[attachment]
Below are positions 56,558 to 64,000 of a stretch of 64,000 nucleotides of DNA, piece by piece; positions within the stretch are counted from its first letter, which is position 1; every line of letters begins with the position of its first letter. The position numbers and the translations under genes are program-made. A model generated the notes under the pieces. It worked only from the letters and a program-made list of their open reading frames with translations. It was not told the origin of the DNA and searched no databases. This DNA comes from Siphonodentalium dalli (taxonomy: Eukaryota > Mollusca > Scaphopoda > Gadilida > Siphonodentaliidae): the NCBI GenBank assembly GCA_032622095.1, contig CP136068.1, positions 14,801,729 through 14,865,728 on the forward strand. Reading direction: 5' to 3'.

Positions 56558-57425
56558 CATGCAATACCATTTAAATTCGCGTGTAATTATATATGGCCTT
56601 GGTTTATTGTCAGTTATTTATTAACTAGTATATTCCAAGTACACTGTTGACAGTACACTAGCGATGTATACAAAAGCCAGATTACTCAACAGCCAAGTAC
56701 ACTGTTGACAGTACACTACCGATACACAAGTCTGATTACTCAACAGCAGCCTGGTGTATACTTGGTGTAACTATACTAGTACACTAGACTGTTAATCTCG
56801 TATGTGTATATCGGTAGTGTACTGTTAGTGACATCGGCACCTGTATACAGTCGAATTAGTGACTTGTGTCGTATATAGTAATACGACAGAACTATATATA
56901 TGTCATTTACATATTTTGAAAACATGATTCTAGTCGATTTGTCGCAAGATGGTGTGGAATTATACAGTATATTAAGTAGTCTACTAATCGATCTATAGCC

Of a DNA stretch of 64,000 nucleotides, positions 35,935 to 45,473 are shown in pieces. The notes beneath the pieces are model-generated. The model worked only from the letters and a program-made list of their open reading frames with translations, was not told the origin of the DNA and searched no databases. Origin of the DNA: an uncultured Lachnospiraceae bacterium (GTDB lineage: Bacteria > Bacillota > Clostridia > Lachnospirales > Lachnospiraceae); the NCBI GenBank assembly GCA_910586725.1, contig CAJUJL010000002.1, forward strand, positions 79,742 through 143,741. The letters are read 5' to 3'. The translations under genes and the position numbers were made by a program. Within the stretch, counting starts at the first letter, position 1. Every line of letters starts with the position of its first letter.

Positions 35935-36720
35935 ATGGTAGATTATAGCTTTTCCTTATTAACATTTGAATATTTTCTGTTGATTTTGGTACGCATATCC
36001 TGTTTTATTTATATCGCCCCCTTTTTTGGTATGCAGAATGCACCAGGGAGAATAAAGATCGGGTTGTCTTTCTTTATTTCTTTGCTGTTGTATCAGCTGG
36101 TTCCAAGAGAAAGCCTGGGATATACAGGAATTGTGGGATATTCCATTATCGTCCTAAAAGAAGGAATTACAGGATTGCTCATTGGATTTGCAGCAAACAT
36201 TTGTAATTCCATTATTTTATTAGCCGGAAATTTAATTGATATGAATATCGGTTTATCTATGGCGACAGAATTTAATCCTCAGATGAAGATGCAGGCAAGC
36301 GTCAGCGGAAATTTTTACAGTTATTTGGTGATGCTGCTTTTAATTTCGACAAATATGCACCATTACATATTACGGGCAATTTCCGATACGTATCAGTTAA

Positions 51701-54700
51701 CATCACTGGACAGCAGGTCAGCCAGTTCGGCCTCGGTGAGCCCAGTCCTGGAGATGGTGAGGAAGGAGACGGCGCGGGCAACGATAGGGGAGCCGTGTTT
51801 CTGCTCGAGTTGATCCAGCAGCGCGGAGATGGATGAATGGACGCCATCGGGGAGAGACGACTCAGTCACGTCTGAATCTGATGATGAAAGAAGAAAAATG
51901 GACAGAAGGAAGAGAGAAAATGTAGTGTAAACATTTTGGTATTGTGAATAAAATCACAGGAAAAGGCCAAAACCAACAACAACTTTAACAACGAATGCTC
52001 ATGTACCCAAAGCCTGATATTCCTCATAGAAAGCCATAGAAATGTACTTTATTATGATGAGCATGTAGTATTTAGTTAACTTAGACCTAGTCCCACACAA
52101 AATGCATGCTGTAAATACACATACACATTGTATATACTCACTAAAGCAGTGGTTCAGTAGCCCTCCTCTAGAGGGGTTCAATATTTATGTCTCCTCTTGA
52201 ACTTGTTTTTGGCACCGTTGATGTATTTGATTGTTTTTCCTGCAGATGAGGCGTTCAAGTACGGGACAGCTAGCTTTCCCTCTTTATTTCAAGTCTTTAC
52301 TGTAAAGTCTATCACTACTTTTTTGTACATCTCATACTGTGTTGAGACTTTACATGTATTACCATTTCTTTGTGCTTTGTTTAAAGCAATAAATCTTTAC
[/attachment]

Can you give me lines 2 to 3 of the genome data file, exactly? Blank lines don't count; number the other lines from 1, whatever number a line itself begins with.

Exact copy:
Positions 56558-57425
56558 CATGCAATACCATTTAAATTCGCGTGTAATTATATATGGCCTT